The 7 Best Books for Young Investors in 2021 –

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Sixty-five percent of adults said they think investing in the stock market is either scary or intimidating, according to a 2018 Ally Invest survey

 Among their fears? Making the wrong investment, trusting the wrong sources, or not having enough money to invest.

Whether you’re a new investor confused about the best strategy for your fledging portfolio or haven’t taken the investment plunge yet, we’ve got you covered with our picks of the best investing books for beginners.

1. ‘Warren Buffett’s Ground Rules,’ by Jeremy C. Miller

“Warren Buffett’s Ground Rules” wasn’t written by the famous investor and entrepreneur himself. But, this compilation of letters he wrote to his partners in the early days of Berkshire Hathaway still has lots of prudent advice from Buffett.

The letters outline his investing strategies, most notably his affinity for conservative investing. Buffett focuses on strategies for staying disciplined and growing returns by playing it safe, something everyone could use a reminder of in a market like this.

2. Best for Beginners: A Beginner’s Guide to the Stock Market

A Beginner's Guide to the Stock Market by [Matthew R. Kratter]

Young investors who do not have experience with the stock market will learn the ins and outs of the market with this guide. Matthew R. Kratter breaks down the types of stocks and how they work, while explaining how to analyze stocks to find ones that should perform well in the short-term and long-term.

One key area this book addresses is the mistakes beginning investors often make and how to avoid them. “A Beginner’s Guide to the Stock Market” also dives into investing strategies and the methodologies that are ideal for new, aspiring investors, making this a great first read among investing books

3. The Psychology of Money: Timeless Lessons on Wealth, Greed, and Happiness

book cover of The Psychology of Money: Timeless Lessons on Wealth, Greed, and Happiness

Money management isn’t as math-centric as you might believe. Most financial decisions aren’t made by spreadsheets; they’re made by people, and people have emotions, biases and unique ways of viewing the world. These feelings and perspectives can cloud people’s understanding of finance and ultimately get between investors and long-term success.

Recognizing this is the first step to avoiding the emotional blunders – like panic selling or jumping onto the hot-stock bandwagon right before it derails – that so often thwart beginning investors.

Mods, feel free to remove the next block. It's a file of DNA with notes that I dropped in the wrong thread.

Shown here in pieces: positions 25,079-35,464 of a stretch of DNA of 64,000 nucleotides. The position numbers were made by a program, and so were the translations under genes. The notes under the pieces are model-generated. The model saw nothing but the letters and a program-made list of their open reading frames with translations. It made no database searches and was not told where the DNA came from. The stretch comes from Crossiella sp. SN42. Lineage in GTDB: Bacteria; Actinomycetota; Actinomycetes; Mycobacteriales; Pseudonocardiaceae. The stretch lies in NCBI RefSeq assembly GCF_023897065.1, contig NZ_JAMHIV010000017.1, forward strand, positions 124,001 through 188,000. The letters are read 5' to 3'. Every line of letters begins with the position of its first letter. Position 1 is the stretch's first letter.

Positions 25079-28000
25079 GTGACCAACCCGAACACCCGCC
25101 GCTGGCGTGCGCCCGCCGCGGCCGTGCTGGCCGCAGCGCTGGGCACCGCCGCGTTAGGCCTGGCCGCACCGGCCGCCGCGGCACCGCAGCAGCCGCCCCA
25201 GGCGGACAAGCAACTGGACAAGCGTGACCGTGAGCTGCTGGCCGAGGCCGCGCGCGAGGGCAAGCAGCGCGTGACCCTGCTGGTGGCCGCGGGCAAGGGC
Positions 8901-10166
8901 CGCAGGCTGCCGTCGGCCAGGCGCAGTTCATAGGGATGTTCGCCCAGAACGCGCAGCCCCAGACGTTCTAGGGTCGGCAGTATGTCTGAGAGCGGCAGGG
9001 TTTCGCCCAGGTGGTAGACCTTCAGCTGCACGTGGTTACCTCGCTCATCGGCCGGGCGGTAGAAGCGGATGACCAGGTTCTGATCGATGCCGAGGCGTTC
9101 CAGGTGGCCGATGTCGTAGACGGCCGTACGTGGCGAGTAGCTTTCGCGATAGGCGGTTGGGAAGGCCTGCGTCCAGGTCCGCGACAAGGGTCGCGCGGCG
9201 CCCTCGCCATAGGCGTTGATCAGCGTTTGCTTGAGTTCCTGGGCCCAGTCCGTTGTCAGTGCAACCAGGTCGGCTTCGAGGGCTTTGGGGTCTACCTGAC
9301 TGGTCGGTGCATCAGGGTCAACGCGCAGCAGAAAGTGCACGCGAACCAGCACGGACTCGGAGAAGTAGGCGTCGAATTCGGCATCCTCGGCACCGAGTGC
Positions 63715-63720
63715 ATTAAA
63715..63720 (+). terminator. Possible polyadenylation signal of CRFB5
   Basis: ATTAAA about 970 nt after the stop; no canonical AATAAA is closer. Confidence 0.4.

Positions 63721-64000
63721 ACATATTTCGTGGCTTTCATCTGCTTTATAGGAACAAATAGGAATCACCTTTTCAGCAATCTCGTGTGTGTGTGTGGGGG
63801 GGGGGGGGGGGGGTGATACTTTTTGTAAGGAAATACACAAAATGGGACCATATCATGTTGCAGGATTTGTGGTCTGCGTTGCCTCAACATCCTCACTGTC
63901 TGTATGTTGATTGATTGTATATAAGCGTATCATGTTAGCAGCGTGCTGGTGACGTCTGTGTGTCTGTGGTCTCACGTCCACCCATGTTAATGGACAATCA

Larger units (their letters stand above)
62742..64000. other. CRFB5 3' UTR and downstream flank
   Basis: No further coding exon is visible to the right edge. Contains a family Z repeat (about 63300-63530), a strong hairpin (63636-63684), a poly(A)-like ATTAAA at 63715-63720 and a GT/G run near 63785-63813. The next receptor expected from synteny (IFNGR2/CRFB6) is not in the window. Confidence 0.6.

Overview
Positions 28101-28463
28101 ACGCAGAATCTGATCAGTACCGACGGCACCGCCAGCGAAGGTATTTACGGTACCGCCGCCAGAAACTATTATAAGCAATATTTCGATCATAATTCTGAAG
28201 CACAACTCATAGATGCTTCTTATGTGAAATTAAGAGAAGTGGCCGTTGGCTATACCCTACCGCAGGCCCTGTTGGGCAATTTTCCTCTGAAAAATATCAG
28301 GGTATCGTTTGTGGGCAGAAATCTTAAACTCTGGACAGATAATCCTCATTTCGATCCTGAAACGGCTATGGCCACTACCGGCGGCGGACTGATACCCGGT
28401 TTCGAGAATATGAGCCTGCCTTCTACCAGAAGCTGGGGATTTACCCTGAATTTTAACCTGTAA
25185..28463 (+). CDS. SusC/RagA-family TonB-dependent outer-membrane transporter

The second step to avoiding emotional biases: Reading Morgan Housel’s The Psychology of Money.

As Housel will tell you, successfully managing your money is less about how intelligent you are and a lot more about how you behave. Even the smartest person can make a lousy investor if they can’t keep their emotions in check when the market takes a tumble.

Housel’s book lays out the 20 “flaws, biases, and causes of bad behavior” that people have concerning money, and how these flaws can lead to bad financial outcomes.

Beginning investors shouldn’t think of this as a recipe for how to invest, but a means of sticking with whatever recipe you use to invest.

If you want to invest, then you may need to familiarize yourself with mutual funds at some point. Enter John C. Bogle’s “Common Sense on Mutual Funds,” which was originally published in 1999. Keep in mind that a mutual fund is an investment vehicle through which investors pool their money to invest in securities; it’s also an easy way to diversify your portfolio for a low price. The book’s updated version covers topics from the basics of mutual fund investing to regulatory changes to how to build an investment portfolio with staying power. Bogle is also the author of “The Little Book of Common Sense Investing” and “Enough.”


Rich Dad, Poor Dad

I first came across this gem on BookTok, which has catapulted this already-famous investment book to a wider audience. Rich Dad, Poor Dad specifically looks at how investors should think about money. For example, we have all been told that our house is an asset. Kiyosaki, however, asserts the opposite because houses equal mortgages, meaning they take away money from you rather than put it in your pocket. The book will help you unlearn some of the deleterious financial advice we’ve been fed through schools and other institutions.


The Intelligent Investor

Graham’s classic book has sold over a million copies and for good reason. The Intelligent Investor is chockful of time-tested financial advice that also includes commentary on the realities of the 21st-century stock market as well as practical guidance on how to apply Graham’s principles.

7. Best for Investing in Stocks: The Modern Guide to Stock Market Investing for Teens

“The Modern Guide to Stock Market Investing for Teens” covers key tips and strategies for those interested in investing in the stock market. Published in 2020, this quick read was written by a teenager in California, Alan John, who wanted to help young people see the importance in beginning their investing journeys early.

The author urges teens and college students to start investing with any amount of money they can spare, explaining how this invested dollar can grow over time, thanks to compound interest and market growth. Young investors hesitant about investing will find simple strategies for starting a portfolio, while also gaining personal finance and retirement investment knowledge. Overall, this book tackles often complex and out-of-reach topics in an approachable way.

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